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My understanding of the definition of matrix equivalence is that two matrices are equal if they can be transformed into each other by a combination of elementary row and column operations.

Therefore, if A = PB, where P is an invertible matrix composed of elementary matrices, then A and B are equivalent matrices because they can be transformed into each other by elementary row and column operations.

As such, A and B have equivalent reduced row echelon forms, and equivalent images and kernels, because A is equivalent to B.

This seems too simplistic, and makes short work of a proof I am working on if it is true. Is something about my logic here incorrect?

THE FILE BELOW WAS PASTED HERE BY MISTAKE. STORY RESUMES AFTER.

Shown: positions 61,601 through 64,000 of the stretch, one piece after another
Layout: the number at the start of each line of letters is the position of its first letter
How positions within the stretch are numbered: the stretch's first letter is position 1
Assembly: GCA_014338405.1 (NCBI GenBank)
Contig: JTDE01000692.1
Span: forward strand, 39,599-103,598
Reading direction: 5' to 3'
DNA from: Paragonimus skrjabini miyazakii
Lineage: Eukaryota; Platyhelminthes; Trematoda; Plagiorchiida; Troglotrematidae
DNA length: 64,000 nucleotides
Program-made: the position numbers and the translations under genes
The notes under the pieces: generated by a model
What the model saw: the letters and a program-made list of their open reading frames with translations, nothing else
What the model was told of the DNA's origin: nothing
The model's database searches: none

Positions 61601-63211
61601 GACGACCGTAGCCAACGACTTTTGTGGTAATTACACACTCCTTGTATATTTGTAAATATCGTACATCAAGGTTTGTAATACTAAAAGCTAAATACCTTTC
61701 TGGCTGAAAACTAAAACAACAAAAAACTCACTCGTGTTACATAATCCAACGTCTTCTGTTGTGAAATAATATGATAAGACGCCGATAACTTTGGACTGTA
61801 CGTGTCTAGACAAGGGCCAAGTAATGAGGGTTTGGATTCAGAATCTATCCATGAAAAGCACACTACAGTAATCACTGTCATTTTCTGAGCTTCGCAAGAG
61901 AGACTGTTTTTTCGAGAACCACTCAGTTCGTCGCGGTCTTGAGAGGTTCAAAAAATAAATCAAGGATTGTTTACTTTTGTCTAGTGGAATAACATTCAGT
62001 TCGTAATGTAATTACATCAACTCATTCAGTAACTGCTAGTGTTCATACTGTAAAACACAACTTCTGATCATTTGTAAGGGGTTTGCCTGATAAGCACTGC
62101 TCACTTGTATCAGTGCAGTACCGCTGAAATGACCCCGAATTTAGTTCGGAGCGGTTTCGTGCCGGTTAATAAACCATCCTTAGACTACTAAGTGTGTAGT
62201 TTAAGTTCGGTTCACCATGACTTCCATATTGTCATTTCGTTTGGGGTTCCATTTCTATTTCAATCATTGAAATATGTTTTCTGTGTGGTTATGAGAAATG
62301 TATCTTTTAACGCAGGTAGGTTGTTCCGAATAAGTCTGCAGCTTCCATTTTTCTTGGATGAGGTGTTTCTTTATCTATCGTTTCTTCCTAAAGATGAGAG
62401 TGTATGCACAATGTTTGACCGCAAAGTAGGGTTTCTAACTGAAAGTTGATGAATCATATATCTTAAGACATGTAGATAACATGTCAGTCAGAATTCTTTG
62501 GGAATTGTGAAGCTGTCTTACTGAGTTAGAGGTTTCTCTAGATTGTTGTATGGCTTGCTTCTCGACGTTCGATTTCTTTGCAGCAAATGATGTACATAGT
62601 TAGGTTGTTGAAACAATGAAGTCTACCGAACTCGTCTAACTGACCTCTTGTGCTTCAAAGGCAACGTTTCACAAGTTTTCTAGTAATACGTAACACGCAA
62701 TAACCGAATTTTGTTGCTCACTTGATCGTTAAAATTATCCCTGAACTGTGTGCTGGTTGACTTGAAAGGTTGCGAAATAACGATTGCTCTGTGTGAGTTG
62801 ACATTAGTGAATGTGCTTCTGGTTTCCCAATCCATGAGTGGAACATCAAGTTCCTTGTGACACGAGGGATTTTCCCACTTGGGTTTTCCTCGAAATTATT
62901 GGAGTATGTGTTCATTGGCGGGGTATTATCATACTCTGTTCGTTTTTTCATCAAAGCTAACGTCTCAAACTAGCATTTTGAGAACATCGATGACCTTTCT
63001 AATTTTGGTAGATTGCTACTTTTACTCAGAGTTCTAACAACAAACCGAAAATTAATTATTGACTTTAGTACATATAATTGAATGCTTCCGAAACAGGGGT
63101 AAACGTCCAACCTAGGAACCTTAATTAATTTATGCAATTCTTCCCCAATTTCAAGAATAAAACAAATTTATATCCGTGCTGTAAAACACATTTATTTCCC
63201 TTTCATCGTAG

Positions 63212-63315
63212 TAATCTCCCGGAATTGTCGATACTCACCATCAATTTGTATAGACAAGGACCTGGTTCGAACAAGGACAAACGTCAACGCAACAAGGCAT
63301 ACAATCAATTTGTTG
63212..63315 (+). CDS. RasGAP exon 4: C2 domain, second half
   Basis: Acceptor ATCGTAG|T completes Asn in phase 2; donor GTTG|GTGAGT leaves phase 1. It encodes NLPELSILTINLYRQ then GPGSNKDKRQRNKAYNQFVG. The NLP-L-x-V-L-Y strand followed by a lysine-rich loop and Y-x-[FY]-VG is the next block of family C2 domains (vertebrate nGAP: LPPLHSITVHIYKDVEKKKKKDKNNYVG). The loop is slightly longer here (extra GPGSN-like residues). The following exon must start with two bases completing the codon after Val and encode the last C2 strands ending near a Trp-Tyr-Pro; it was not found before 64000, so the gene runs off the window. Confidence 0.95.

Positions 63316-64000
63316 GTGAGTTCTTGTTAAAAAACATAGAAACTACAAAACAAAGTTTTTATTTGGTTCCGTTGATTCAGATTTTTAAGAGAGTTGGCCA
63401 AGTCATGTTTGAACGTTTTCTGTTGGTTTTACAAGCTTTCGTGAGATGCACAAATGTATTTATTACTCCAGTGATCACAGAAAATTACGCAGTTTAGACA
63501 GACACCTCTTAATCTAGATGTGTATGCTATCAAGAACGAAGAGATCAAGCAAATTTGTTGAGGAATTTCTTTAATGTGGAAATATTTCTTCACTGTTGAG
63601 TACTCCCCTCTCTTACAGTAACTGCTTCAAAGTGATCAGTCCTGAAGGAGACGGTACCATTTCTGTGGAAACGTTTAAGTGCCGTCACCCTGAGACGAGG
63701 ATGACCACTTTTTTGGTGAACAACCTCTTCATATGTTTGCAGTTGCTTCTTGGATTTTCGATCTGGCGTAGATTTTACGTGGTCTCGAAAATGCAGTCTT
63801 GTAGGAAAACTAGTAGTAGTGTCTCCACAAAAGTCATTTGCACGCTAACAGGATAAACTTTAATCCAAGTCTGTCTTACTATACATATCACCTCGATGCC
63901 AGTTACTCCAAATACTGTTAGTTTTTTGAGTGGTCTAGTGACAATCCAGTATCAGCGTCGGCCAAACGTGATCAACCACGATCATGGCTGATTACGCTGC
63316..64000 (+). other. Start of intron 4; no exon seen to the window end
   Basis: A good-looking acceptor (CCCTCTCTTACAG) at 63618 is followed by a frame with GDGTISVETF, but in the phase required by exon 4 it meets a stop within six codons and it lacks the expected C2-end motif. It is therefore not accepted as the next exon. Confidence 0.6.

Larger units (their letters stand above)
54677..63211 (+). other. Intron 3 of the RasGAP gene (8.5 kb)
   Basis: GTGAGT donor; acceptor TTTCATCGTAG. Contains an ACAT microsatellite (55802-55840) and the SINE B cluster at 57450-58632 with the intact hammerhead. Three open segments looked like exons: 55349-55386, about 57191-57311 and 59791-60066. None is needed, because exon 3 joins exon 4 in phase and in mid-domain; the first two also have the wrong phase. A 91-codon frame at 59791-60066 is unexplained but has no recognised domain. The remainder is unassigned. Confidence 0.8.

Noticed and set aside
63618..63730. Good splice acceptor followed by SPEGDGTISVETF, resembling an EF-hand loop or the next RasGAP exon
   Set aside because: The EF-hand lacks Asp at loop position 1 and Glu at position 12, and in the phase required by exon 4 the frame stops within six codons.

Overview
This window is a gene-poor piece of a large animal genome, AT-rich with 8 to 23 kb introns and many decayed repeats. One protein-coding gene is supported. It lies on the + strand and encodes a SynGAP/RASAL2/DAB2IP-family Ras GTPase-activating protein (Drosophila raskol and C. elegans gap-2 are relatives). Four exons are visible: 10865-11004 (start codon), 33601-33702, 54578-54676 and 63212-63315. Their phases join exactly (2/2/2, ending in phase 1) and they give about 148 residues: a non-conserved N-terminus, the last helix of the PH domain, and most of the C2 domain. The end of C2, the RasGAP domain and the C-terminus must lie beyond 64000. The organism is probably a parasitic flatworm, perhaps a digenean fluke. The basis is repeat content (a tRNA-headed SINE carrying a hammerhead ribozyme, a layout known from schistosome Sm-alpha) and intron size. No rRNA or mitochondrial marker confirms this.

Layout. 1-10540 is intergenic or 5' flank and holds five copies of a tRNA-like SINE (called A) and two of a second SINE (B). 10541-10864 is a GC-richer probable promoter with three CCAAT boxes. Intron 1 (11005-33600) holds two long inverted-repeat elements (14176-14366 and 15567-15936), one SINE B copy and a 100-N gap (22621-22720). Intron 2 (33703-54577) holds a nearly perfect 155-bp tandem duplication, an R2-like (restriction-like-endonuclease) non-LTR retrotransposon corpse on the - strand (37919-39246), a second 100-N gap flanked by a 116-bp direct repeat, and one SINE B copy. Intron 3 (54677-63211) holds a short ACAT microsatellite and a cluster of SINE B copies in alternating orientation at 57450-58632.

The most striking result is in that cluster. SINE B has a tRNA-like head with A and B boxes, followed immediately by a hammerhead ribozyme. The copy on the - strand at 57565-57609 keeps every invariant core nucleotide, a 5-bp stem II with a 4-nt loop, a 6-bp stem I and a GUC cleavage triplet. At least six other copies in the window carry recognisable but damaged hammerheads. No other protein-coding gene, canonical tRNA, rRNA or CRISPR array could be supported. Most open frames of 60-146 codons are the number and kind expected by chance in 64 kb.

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  • $\begingroup$ I can't tell what you are talking about, but you should look up Smith Normal Form. $\endgroup$ – Will Jagy Mar 10 '18 at 5:09
  • $\begingroup$ There are many different types of equivalence. If $A=PB$ as above, then $A,B$ have the same kernel, but the images may differ. $\endgroup$ – copper.hat Mar 10 '18 at 5:10

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